Finally, what we’ve all been working for! This segment is not typical of what weekends will always look like, but it’s part of my experience, and if it helps in any way, then good.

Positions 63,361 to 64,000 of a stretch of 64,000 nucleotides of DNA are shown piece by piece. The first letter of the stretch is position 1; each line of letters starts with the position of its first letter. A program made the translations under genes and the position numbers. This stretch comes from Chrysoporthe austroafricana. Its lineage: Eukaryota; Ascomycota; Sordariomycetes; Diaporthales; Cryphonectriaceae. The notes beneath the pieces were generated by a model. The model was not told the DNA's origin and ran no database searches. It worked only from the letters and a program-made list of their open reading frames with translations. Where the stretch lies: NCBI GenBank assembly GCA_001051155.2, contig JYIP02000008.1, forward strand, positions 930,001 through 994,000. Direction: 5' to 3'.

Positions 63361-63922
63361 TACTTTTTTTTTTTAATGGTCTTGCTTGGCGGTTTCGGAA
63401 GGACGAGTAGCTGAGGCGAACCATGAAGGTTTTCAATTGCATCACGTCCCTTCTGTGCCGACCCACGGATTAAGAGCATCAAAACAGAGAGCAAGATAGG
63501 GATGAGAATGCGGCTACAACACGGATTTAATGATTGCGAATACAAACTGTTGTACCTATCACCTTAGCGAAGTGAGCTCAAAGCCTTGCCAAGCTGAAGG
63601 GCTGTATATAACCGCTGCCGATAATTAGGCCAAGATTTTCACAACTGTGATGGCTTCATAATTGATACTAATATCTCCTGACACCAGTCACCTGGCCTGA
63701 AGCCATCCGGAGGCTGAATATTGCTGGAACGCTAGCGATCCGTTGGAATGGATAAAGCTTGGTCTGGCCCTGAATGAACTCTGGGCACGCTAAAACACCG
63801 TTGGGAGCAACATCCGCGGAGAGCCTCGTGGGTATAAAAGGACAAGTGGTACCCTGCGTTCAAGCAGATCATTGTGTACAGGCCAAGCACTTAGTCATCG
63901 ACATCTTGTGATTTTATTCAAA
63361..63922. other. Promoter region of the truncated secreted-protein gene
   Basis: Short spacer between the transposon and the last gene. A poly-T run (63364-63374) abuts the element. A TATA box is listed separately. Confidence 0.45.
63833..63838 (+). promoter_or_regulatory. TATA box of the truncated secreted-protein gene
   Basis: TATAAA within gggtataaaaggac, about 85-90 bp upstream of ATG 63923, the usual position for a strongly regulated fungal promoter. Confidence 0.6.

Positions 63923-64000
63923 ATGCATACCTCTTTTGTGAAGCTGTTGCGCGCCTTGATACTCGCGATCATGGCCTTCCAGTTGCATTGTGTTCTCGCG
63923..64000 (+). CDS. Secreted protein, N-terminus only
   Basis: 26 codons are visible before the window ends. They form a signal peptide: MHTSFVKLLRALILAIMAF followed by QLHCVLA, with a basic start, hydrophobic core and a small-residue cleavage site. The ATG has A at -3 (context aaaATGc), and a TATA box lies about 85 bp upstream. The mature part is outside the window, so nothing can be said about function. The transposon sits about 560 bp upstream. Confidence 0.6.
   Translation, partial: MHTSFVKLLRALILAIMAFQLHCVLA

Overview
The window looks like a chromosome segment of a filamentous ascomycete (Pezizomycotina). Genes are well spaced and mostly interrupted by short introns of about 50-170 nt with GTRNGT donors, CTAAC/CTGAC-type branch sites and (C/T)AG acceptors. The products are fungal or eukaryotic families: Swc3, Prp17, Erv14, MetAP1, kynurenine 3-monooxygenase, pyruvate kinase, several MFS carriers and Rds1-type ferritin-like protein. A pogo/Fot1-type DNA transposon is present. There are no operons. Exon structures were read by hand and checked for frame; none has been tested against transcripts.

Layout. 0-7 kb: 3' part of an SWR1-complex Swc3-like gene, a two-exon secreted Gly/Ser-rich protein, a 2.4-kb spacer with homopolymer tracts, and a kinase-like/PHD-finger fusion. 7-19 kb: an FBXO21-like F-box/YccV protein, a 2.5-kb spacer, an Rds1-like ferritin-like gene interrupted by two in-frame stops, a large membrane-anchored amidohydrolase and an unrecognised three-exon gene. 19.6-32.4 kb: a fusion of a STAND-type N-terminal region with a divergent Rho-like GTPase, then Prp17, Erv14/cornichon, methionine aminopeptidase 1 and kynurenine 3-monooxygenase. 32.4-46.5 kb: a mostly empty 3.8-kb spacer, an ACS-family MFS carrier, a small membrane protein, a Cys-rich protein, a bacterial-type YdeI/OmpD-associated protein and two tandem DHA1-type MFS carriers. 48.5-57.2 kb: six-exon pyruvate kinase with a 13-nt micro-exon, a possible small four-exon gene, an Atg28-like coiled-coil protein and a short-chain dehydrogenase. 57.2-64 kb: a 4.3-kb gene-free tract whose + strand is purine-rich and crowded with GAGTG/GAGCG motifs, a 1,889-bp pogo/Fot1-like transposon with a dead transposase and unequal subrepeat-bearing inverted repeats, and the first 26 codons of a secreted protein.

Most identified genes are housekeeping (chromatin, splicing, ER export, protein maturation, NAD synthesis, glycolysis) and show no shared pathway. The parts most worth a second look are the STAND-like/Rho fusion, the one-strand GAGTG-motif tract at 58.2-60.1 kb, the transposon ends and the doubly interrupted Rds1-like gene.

My very first weekend at OBU, post-Welcome-Week, was labor day weekend, and EVERYbody went home for it. Fortunately, my good friends Chase and Arielle stayed so we hung out, went to church together, visited some of Arielle’s family (great people and great food), but all three of us got to experience what most of the people didn’t when they left home for the weekend: waking up at 7 AM to a shaking bed. I know from my own point of view on top bunk, that I was concerned to say the least. Because my roommate had left to see his family, I did not know who was shaking my bed. I sort of sat up – you know, like you do when you don’t really want to wake up, but you need to look anyways – and looked around to see that nobody was in the room. At this point I had even convinced myself that I had woken up from some terrible dream and was now spasming in an extreme way, so that my entire bed was shaking. Eventually it stopped, and I went to sleep. Later I learned that I had just experienced my first earthquake, and it was a whopper. With a 5.6 or 5.8 magnitude, Oklahoma had an earthquake centered in Pawnee that reached out to surrounding states, supposedly reaching even the Dallas area in Texas. Then, later that week I got to experience my second earthquake, also on the top bunk of my bed while I was reading Augustine, but actually it wasn’t an earthquake at all, my friend Jeff had stealthily gotten behind my bunk and signed to David to be quiet while he shook my bed. It felt just like the earthquake, so I don’t feel bad about being duped at all.